Your information and what you should know (privacy notice)

Our hospitals are registered to process personal and sensitive information under the Data Protection Act 1998 - our registration number is Z6690929.

We collect key information about patients, their medical conditions and clinical care. This information is maintained in our patients' paper health record and may also be held electronically on computer systems. All information is held in accordance with the Principles of the Data Protection Act 1998 and all NHS staff have a legal duty to maintain your confidentiality.

We may share information with other NHS providers or social care organisations for the purpose of ongoing care or treatment. We will also share information as required by law, for example, to comply with a court order.

We will anonymise your information wherever possible to protect confidentiality and give patients the opportunity to object, wherever this is appropriate.

We also collect information on staff and volunteers.

What rights do you have as a patient have?

You have the right to:

  • Confidentiality under the Data Protection Act 1998, the Human Rights
    Act 1998 and the common law duty of confidence
  • Ask for a copy of all records about you
  • Have errors in your details corrected.

How can you help us?

  • By pointing out any information in your records which is wrong (telling us when you change address, GP or telephone number for example)
  • By allowing us to share as much information about you as we need to in order to provide you with the best possible healthcare.

Sometimes, we might ask your permission to use records from which you could be identified for important research. Please give us permission unless you feel strongly that you do not want your information used in this way.

What information do we hold about our patients?

We hold basic details about you, such as your address (including correspondence address), telephone numbers, date of birth, sex, next of kin and your GP.

Together with this information, we also hold other details about you, which may include:

  • Your medical conditions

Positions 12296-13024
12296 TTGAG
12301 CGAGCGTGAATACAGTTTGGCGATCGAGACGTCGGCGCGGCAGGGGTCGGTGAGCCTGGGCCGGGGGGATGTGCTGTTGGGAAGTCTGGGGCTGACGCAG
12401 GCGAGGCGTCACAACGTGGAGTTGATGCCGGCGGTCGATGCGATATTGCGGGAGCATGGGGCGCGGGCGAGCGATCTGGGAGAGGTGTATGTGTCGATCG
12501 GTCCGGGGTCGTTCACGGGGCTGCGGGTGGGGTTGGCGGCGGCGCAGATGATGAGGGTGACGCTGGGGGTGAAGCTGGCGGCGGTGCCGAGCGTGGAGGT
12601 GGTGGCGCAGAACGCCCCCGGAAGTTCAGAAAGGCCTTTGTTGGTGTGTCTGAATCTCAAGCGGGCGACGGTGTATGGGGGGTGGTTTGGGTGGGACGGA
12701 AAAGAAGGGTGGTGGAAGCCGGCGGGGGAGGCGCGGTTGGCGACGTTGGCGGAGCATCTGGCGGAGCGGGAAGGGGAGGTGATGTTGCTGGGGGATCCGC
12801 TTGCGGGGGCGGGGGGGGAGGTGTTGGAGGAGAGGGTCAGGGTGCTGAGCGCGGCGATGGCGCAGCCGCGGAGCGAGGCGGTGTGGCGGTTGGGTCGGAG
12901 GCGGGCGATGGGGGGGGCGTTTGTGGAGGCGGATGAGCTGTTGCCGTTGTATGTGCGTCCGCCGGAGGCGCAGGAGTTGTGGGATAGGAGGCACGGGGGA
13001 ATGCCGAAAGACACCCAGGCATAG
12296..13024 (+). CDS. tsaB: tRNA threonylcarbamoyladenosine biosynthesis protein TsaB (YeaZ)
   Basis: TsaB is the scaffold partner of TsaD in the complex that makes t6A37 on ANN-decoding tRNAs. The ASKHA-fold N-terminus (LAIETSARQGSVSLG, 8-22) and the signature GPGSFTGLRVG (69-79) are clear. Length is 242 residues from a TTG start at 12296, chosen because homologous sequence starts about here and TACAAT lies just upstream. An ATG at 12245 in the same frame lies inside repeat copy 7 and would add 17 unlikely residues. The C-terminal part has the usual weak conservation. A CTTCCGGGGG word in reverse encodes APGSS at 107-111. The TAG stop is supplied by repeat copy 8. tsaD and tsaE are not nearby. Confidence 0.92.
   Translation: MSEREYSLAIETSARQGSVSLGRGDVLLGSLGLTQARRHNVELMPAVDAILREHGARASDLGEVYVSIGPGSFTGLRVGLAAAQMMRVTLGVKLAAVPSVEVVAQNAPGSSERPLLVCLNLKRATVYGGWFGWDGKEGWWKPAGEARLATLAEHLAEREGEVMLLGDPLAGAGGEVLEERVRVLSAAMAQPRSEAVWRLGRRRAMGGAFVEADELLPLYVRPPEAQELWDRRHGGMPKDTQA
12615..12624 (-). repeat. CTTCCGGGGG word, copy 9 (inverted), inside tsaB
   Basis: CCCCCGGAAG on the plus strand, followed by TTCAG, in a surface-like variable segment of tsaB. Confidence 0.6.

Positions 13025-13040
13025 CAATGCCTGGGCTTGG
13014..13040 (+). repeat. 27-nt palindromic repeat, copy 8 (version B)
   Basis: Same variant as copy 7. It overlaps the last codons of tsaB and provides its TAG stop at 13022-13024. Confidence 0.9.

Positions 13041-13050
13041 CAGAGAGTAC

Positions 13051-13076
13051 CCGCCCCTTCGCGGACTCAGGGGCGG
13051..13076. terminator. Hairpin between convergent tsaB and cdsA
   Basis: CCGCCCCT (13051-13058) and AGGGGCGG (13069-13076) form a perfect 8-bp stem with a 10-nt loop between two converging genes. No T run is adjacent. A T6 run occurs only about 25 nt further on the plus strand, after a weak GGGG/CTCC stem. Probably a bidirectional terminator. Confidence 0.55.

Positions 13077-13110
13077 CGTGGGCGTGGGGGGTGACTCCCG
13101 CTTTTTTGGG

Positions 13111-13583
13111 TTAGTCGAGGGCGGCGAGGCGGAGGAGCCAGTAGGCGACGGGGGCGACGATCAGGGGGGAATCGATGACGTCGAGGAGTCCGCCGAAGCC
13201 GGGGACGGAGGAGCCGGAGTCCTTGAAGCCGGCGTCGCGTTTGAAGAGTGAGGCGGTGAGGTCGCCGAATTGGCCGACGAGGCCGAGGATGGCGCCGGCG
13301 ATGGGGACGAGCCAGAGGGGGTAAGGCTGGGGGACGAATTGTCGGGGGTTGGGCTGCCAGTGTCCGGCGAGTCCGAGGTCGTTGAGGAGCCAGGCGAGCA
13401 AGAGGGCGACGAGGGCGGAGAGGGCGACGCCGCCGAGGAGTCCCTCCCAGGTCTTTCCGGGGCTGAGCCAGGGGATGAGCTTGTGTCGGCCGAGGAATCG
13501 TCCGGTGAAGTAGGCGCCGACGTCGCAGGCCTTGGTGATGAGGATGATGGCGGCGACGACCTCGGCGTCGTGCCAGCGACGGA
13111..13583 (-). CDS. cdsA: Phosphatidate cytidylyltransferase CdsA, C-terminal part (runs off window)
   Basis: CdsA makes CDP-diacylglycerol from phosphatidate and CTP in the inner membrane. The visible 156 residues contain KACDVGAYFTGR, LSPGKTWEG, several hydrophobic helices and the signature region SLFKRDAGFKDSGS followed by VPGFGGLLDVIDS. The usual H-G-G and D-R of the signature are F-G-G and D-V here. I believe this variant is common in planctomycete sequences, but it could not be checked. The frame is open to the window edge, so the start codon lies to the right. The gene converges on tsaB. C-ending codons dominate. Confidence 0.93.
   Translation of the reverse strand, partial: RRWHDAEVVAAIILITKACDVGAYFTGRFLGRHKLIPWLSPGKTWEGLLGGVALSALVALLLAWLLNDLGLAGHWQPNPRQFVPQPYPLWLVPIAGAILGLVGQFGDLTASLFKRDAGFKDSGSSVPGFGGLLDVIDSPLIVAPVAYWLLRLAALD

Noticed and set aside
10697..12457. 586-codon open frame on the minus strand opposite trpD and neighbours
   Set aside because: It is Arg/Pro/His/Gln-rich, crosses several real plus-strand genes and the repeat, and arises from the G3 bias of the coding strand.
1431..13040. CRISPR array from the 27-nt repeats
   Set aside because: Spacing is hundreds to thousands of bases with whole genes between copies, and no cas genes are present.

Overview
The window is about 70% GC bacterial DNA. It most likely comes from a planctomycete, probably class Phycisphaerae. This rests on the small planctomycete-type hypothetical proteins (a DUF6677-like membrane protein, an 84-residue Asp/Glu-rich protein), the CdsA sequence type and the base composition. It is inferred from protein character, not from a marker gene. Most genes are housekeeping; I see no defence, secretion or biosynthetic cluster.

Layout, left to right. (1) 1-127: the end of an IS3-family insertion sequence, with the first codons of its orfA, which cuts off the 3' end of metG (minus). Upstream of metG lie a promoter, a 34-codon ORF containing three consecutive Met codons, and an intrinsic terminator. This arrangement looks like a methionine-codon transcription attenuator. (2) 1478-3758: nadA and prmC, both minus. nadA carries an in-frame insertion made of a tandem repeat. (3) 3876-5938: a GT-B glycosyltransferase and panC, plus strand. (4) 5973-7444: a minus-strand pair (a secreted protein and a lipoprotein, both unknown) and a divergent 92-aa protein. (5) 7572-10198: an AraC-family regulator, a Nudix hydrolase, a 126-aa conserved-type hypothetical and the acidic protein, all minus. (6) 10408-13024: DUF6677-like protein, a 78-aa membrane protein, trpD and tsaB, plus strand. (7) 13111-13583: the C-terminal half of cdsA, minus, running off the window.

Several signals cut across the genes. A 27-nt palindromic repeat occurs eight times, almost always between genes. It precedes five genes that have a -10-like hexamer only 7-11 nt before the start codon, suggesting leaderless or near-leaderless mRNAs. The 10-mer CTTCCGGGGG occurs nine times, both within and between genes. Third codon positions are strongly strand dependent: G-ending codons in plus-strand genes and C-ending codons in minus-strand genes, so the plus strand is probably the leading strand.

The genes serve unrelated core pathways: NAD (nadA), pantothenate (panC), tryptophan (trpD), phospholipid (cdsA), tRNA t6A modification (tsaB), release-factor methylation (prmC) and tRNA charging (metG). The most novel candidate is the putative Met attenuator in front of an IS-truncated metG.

• Treatment provided and contact you have had with us
  • Results of investigations, such as x-rays and laboratory tests
  • Reports about your health and the care you need
  • Relevant information from other health professionals
  • Smoking status
  • Any learning disabilities
  • Religion
  • Marital status
  • NHS number
  • Occupation
  • Overseas status
  • Place of birth
  • Preferred name or maiden name
  • Where applicable, the date, cause (if died in hospital) and place of death
  • Your ethnic origin, in order to help in planning services and ensuring equal access
  • School details
  • Child protection status
  • Email address.

The care records guarantee (opens in a new window) outlines the duty we have to maintain accurate records of the care we provide to you; keep these records confidential and secure; and provide information in a format that is accessible to you.

Why do we hold this information?

Records about you are used by those caring for you to:

  • Provide a good basis for all healthcare decisions by you and care professionals
  • Enable you to work in partnership with those providing care
  • Make sure the care we provide is safe and effective
  • Work effectively with others providing you with care
  • Remind you about appointments.

Others within the trust and the NHS may also need to use records about you to:

  • Check the quality of care (called clinical audit)
  • Protect the health of the general public
  • Keep track of NHS spending
  • Manage the health service
  • Help investigate untoward incidents, complaints or legal claims
  • Teach healthcare staff
  • Help with research.

If we need to use information that identifies you, for more than your direct care or to check the quality of that care, we will always seek your consent beforehand.

Staff, volunteers and job applicants

  • Records are held for the purposes of running the trust and meeting statutory requirements.